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Grand Rapids in 1856

Scene of early Grand Rapids viewed from the...

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A Tale of Two Cities: Trzemeszno & Grand Rapids

by Maciej Adamski and Diana Barrett

published: November 23rd, 2010

Maciej Adamski contacted the Grand Rapids Historical Commission website because of his research about the former residents of his town, Trzemeszno, Poland, who had emigrated to Grand Rapids in the second half of the 1800s. Thus began a year long conversation by email and an exchange of materials by email and post. The result—the current photo essay. (Find more information to your right in Related Items)

Anton Stiller, a tailor, and Victoria, his wife, are recognized as the first from Trzemeszno to settle in Grand Rapids in 1867. Brothers Jacob and Valentine Pogodzinski, both cabinet makers, followed, with their wives, also in 1867. Trzemeszno was a small town so possibly Stiller influenced the immigration of the Pogodzinski families. Immigration dates vary depending on sources, but Stiller and both Pogodzinskis are first listed in the 1868-69 city directory.

John Lipczynski, a potter, and brother of Louisa Pogodzinski left Poland in March of 1869, no doubt to find work and accommodations for Valeria and Stanley, John's son from prior marriage, who arrived in November of that year. John's brother, Anton, also a master potter, arrived a year later. It is claimed that John and Valeria sponsored at least forty families from Trzemeszno, many of whom settled on the West Side.

One attraction of the West Side for the new immigrants was St. Mary's Catholic Church, which was home to the German Catholics of the city. The occupation of Trezmeszno, located directly east of Berlin, by Prussia meant the Poles spoke both languages. In 1880 Anton Stiller was a member of the committee that asked Bishop Borgess of Detroit for permission to organize a Polish Church to be named for St. Adalbert, a saint who had a close connection to Trezmeszno.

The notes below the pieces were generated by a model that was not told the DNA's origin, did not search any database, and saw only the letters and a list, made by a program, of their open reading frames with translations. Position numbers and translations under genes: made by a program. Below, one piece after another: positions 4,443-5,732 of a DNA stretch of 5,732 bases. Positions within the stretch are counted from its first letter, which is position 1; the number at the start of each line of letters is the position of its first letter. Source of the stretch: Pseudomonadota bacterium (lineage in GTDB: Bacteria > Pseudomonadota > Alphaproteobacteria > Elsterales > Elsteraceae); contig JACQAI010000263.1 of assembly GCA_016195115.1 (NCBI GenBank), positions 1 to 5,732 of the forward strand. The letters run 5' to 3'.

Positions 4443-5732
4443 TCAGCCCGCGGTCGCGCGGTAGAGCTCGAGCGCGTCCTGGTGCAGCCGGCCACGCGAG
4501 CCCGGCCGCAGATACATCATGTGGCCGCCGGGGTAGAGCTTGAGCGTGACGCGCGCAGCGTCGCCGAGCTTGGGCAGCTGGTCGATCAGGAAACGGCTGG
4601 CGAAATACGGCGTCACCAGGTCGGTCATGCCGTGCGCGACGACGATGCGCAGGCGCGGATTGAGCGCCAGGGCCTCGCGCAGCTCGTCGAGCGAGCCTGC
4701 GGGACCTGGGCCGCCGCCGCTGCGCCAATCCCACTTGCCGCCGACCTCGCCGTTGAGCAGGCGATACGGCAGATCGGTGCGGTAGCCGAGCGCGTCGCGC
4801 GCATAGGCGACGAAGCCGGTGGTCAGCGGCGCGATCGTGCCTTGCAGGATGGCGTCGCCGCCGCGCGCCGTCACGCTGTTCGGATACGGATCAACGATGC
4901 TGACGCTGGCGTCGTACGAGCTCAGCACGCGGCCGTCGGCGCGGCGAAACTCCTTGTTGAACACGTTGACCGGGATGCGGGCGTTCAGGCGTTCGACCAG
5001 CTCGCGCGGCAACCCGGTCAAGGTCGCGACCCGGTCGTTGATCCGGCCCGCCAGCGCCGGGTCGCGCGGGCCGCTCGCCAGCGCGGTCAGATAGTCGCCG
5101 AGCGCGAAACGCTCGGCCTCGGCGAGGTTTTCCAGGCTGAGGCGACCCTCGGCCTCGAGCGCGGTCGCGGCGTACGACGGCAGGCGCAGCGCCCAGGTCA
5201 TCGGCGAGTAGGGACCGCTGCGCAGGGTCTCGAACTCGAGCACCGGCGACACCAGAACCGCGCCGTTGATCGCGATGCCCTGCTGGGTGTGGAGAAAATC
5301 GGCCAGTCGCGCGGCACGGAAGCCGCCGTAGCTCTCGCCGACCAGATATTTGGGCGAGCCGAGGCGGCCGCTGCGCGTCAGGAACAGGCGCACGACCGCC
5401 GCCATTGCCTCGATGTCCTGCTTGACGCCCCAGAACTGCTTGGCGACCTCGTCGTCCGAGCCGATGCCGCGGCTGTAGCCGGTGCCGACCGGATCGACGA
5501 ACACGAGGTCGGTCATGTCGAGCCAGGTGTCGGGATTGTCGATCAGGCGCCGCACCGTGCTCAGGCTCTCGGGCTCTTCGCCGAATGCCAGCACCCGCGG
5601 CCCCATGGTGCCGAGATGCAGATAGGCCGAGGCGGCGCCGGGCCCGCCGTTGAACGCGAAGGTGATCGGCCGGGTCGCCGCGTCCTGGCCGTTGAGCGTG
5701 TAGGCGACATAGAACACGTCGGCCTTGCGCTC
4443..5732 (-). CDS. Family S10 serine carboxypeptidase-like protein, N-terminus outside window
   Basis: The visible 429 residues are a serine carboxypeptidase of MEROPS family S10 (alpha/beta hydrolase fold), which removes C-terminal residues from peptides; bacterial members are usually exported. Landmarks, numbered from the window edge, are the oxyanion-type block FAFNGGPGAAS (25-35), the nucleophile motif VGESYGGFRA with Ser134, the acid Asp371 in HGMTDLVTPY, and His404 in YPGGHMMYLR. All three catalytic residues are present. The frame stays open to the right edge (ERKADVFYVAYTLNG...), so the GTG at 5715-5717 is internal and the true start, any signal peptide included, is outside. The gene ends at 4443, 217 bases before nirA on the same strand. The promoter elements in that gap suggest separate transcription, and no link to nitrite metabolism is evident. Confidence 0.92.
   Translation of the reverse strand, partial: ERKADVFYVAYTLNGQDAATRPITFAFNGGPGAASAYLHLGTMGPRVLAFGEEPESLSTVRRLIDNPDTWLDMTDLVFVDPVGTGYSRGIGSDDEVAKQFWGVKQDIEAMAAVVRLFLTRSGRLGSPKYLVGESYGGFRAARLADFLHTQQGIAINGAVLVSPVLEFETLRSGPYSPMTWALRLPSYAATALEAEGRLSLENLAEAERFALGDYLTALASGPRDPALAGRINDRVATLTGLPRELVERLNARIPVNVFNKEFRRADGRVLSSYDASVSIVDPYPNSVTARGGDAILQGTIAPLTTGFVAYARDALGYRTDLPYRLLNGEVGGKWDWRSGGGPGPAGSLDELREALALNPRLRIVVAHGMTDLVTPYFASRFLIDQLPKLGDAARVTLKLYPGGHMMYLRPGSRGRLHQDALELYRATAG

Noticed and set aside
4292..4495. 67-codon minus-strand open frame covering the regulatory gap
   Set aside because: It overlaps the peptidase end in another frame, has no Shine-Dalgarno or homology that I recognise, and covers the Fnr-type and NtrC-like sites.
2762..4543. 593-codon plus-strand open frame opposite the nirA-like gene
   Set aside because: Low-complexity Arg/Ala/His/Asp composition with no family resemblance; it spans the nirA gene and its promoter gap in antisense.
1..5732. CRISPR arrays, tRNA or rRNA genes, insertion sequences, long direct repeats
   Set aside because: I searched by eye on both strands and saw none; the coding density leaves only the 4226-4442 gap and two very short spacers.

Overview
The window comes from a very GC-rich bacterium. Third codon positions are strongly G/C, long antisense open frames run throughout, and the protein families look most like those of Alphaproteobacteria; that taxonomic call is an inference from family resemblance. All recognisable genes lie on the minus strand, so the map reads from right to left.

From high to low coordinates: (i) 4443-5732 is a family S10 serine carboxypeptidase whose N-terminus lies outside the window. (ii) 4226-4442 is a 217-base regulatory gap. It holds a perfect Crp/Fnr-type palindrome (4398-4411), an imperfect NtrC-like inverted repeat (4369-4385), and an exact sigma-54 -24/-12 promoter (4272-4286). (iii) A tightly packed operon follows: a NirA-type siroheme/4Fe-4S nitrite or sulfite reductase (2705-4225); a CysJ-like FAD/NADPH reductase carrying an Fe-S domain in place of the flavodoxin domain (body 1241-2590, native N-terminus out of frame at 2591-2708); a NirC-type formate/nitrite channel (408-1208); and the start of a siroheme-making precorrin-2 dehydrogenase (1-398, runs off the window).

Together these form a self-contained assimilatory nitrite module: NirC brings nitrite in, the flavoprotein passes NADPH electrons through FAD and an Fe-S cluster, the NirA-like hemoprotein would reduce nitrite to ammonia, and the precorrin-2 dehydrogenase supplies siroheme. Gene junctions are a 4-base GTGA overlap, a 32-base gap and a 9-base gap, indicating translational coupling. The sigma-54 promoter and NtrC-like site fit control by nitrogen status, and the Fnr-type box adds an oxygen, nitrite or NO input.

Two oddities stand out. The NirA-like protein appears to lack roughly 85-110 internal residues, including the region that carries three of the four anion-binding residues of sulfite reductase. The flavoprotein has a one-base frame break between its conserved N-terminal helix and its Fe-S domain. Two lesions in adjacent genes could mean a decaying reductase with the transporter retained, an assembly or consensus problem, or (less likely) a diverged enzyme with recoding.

The beginning of the church in Trzemeszno is somewhat of a mystery. Some medieval legends relate that St. Adalbert built the first monastery of Benedictine monks in Trzemeszno. Today, most historians believe the church was built in the first half of the 12th century. There was a symbolic grave or crypt of the saint in the central place in the church for centuries, and for almost 800 years it has been thought to be the first grave of the saint. It was also a center of the pilgrimage movement, and some Polish kings prayed there to ask for help or to thank the martyr. Consequently, St. Adalbert has always been important to the history of the church as well as Trzemeszno.

For centuries Poland was constantly invaded: by Germany on the west, Russia to the east, and Austria in the south. After the Rebellion of 1863 against Russia many Poles emigrated to the United States. Lipczynski was one of those who fought in the Rebellion. Soon after arriving in Grand Rapids he found work in the shop of Samuel Davis, a potter from England, located at E. Bridge (Michigan St.) and East Rd. (Eastern Ave.). By 1872 the family became the first Poles to settle on the east side of the Grand River. Soon John became a partner with Davis, and in 1876 he became the sole owner of "Lipginski’s Pottery."